Reality: There are many different types of credit cards. For those who have never had a credit card or loan to build their credit history, there may be fewer credit card options available. Common types of credit cards for college students to know about are student credit cards and secured credit cards.

Student credit cards are appropriately named, as these cards are created with the needs of college students in mind. Student cards can be very helpful for those with non-existing credit. Issuers that offer these types of cards generally offer exclusive perks to students. This is one of the best cards to choose from if you’re looking to begin building your credit while attending school.

Secured cards get their name because you have to provide some type of down payment, or security, to be able to open an account. These cards are good for people looking to establish credit or to rebuild poor credit. If you do not make your payments, the lender can take money out of your deposit to pay your debt.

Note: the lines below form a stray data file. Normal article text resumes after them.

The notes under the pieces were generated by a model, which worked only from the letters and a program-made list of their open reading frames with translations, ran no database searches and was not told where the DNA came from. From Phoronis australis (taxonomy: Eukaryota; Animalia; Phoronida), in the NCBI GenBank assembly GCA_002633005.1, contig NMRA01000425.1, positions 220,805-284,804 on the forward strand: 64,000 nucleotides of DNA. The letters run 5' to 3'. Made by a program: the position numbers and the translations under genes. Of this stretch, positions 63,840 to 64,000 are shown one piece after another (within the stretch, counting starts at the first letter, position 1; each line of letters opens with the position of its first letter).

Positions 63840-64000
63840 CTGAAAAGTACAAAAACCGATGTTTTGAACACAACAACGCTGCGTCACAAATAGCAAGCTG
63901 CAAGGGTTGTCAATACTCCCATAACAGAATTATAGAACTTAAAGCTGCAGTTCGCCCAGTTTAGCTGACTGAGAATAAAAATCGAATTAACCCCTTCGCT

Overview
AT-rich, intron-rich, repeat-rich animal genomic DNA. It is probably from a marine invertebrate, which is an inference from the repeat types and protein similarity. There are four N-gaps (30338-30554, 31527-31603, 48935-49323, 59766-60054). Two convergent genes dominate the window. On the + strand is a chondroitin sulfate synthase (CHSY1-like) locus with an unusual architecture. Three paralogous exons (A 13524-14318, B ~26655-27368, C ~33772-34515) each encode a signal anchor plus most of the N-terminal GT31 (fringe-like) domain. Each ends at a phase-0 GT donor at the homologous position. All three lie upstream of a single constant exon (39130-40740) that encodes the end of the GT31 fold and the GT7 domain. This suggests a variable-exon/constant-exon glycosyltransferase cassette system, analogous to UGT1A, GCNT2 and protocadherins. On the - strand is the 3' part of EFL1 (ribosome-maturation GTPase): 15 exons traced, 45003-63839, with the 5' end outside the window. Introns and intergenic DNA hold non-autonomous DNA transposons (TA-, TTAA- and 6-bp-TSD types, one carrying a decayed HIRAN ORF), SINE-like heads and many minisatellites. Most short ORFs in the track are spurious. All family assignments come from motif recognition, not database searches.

Because credit cards can have perks or annual fees, you must pick the one that is best for you. As a general practice, never borrow more than you can pay back, and always pay on time.


3. Does a credit card replace my need to budget?

Expectation: Now that I have applied for and received my first credit card, I won’t have to keep track of my expenses anymore. The credit card company will issue me a statement at the end of the month, so I can charge multiple purchases to my card as long as I stay within my credit line.

Reality: Unlike paying with debit cards or cash, credit expenses can be easily forgotten about until they show up in next month’s credit statement. This can lead to a false illusion of how much money you have left to spend each month. Creating a new category in your budget titled ‘Credit Card Expenses’ will provide a better representation of the actual amount of money that you have leftover.